Bitcoin mining’s carbon emissions have increased after moving from China to the United States and other countries, according to a team of academics from the Netherlands, Switzerland, and Germany.
The group states in a research published in the journal Joule that, as Bitcoin miners have been forced out of China, they have relocated to areas with fossil-fuel-based electrical sources, resulting in increased carbon dioxide emissions. They estimated that, after mining farms relocating to other nations, the carbon intensity of Bitcoin increased by about 17%.
The process of creating new Bitcoins is known as Bitcoin mining, and it is carried out on powerful computers that consume a lot of electricity. Initially, Bitcoin mining companies viewed China to be a welcoming place with abundant supply of hydroelectricity in summer, especially in Sichuan and Yunnan, which allow miners to claim that their activities were environmentally friendly.
However, in 2013, China became concerned about Bitcoin's speculative character and operations. Over the next few years, the Chinese government began prohibiting financial institutions from using the cryptocurrency, eventually shutting down Bitcoin mining operations entirely.
In May, the Chinese authorities ordered a crackdown on crypto mining and trading, forcing Bitcoin mining farms to relocate their activities.
The mining companies were forced to migrate to other nations, primarily the United States and, to a lesser extent, Kazakhstan and a few others. According to the study, Bitcoin mining has resulted in an increase in emissions.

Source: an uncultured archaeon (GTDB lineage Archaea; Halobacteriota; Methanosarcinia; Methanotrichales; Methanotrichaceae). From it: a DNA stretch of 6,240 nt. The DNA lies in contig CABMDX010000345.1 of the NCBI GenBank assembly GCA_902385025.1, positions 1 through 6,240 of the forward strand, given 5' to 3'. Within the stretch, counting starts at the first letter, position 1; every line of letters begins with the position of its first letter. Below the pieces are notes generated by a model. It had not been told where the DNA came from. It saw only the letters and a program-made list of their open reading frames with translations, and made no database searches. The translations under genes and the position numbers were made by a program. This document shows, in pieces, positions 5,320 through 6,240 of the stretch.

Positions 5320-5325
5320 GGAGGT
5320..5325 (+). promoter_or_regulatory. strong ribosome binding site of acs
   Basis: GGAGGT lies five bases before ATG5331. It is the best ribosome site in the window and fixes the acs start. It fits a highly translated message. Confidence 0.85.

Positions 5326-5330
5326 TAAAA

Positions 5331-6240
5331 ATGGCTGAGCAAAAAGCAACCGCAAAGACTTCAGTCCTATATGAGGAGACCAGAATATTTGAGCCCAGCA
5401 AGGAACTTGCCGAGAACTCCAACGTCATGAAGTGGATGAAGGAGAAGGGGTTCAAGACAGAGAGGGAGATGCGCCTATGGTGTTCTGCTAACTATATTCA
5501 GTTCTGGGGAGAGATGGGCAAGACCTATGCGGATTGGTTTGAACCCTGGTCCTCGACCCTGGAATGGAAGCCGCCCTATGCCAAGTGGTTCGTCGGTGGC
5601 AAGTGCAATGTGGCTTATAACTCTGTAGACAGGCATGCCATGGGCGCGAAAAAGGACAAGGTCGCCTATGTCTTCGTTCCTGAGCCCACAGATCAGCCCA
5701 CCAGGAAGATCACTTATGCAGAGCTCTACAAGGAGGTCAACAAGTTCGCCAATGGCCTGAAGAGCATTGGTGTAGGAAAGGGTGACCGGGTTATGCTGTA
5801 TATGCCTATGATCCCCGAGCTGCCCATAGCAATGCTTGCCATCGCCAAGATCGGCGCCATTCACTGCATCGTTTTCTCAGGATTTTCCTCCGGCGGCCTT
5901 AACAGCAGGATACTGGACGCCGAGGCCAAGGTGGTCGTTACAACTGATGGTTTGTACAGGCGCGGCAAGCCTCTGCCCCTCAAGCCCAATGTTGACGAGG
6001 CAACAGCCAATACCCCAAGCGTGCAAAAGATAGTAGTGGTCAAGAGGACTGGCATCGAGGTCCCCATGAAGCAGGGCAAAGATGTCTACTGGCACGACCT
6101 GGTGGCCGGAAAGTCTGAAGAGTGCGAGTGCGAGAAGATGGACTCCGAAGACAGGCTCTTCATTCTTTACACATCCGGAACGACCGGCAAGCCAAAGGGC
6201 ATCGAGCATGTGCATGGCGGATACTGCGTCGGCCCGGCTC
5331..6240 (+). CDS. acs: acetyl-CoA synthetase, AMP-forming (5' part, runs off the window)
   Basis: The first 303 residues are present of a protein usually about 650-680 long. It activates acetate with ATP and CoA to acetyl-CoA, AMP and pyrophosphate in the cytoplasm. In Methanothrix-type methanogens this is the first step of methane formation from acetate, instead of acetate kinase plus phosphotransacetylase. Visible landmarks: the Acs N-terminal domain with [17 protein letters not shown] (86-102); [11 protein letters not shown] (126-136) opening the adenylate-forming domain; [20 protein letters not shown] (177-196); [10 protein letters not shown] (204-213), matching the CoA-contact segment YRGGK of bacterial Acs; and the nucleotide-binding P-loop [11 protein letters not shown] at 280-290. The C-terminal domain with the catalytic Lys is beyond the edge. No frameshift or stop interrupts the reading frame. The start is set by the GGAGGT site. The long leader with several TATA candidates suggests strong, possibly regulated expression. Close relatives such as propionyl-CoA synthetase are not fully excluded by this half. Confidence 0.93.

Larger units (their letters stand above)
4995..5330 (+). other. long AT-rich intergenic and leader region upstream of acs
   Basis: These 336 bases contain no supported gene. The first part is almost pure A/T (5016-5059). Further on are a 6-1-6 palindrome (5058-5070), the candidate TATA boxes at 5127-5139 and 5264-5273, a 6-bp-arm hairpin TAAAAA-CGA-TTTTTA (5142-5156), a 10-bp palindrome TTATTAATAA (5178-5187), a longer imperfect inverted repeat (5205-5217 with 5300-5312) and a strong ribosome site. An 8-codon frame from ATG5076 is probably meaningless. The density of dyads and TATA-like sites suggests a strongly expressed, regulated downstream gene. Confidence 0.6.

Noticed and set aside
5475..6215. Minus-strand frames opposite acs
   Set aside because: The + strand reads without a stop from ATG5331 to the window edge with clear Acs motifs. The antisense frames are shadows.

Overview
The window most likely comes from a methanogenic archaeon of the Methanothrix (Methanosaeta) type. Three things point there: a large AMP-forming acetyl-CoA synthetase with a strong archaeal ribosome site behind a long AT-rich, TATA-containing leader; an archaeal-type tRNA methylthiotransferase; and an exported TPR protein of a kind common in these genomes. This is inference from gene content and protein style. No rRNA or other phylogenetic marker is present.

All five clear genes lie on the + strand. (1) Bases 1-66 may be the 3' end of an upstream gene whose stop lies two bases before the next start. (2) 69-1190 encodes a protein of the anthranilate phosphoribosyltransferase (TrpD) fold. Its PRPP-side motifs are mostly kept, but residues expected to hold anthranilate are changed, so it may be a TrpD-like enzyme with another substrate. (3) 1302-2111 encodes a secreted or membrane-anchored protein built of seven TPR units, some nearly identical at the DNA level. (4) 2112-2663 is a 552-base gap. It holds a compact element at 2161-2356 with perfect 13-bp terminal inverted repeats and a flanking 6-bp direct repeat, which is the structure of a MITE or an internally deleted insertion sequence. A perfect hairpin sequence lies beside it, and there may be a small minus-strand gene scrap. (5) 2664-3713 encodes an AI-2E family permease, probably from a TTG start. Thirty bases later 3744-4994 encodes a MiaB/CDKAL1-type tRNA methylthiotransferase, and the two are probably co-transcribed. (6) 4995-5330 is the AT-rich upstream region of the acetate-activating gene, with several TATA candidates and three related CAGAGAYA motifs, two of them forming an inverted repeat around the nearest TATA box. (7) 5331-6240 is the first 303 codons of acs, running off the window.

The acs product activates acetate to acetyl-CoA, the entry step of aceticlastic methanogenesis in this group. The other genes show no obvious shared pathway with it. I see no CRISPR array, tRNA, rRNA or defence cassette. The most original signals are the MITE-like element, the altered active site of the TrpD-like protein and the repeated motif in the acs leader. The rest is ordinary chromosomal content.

The researchers utilized worldwide maps used by Bitcoin miners to observe where their activities were going. They were able to locate the new Bitcoin mining operations, most of which were in the United States, using IP addresses from the Cambridge Centre for Alternative Finance. They could also see which states were hosting the new mining operations, which largely Texas, Kentucky, and Georgia, three states that provided miners with tax benefits.
Unfortunately, all three states above are heavily reliant on coal and natural gas to generate electricity, which caused Bitcoin mining activities to emit more carbon dioxide than they have in the past. According to the research, Bitcoin could be responsible for 65.4 megatonnes of carbon dioxide annually, which is comparable to country-level emissions in Greece.